New Frames and Foundation. Spare Brood Chamber/s for carrying Frames in and out of Apiary.

Spare Supers ready to use or to exchange for extraction.

Bait Hives & Swarm Lures.

Bag for rubbish removal.

Record card.


June

Continue to examine (and if possible exchange) Brood Frames for any signs of disease or swarming. The brood should be able to occupy most of the Brood Chamber this month. Continue weekly checks to ensure that the colony has: sufficient room, the queen is laying expected quantity of eggs, the colony building up as expected, any queen cells present, any signs of disease or abnormalities, sufficient stores (pollen and honey). Swarming will continue through June so you will have to continue to be vigilant. Extract honey if your bees have been collection nectar from Oil Seed Rape. You may be able to take off some frames of capped Honey or even complete Supers, ensure you have empty Frames or Supers to replace those taken. Remember: Integrate Pest Management (IPM) following advice by Fera.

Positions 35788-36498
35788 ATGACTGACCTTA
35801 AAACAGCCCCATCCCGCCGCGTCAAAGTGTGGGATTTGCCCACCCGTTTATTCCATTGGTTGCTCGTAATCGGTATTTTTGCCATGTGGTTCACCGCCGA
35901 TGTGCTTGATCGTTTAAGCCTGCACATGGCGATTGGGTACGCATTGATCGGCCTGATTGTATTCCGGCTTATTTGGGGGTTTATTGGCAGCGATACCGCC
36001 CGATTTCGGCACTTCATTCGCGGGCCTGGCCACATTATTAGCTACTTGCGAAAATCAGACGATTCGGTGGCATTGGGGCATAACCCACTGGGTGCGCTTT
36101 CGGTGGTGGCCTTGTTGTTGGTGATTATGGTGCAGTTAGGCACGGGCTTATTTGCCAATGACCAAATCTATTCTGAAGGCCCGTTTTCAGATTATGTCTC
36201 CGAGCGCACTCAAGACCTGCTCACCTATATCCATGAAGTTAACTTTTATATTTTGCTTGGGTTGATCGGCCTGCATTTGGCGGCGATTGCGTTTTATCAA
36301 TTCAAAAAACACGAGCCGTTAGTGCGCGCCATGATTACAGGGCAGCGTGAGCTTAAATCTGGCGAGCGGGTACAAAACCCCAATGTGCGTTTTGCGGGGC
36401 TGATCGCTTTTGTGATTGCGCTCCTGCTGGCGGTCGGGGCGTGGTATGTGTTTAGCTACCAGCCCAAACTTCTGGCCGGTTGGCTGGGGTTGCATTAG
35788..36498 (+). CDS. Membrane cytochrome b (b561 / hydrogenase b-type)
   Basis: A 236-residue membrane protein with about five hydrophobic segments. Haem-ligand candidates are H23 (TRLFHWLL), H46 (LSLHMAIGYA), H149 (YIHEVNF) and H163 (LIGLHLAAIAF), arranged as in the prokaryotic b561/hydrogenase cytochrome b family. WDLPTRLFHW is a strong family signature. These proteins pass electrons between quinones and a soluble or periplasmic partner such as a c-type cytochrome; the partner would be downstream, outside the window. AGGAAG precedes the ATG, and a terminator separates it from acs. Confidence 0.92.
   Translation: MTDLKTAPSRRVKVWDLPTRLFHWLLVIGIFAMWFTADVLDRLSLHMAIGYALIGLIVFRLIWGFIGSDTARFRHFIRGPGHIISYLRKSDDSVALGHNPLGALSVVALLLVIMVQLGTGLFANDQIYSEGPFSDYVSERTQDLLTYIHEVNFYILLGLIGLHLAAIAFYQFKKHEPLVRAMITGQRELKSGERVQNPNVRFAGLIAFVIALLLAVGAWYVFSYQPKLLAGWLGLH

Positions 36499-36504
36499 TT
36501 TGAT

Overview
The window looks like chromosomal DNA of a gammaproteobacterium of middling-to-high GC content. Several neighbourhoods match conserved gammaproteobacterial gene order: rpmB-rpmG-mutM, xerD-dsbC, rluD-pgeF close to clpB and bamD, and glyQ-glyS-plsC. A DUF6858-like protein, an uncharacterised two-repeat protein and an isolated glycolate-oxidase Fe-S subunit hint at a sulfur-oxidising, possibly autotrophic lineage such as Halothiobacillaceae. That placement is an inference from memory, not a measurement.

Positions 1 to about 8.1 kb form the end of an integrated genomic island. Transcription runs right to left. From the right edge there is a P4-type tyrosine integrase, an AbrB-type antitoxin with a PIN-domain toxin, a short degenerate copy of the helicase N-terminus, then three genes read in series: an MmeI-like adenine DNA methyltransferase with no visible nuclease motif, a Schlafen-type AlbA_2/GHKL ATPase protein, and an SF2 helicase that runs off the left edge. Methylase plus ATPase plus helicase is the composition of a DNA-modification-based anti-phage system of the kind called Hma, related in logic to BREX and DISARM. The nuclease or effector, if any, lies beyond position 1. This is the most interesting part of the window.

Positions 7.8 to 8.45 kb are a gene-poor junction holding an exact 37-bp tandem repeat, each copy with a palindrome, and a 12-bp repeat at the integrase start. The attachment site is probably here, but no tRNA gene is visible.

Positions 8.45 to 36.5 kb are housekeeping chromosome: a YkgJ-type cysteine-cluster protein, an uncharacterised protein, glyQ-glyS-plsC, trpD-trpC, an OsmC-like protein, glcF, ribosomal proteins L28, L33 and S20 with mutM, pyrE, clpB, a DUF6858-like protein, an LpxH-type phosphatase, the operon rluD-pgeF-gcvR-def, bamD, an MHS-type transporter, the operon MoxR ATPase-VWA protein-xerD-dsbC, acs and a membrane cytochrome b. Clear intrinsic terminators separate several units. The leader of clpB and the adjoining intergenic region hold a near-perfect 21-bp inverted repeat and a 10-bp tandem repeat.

Essential Equipment

Protective Clothing,

Smoker,

Hive Tools.

Record card.

New Brood Frames and Foundation.

Spare Supers with Frames and Foundation.

Bee Escapes for clearing Supers. Bee Brush.

Honey extraction equipment.


July & August

Swarming should be over by early July allowing the Colony and you to concentrate on collecting Nectar. The Honey for harvesting and the Queen Excluder should be taken off in early August allowing the bees to collect what little remains for themselves. Continue Integrate Pest Management (IPM) following advice by Fera. In August apply Thymol as per manufactory’s instructions. Check Varroa drop. August insert Entrance block to reduce entrances so the diminishing colony can defend against Wasps.


Essential Equipment

Protective Clothing, Smoker, Hive Tools.

Record card.

Thymol treatment (e.g.: Apiguard)

Spare Supers with Frames and Foundation.

Bee Escapes for clearing Supers.

Bee Brush.

Entrance Blocks.

Wasps traps.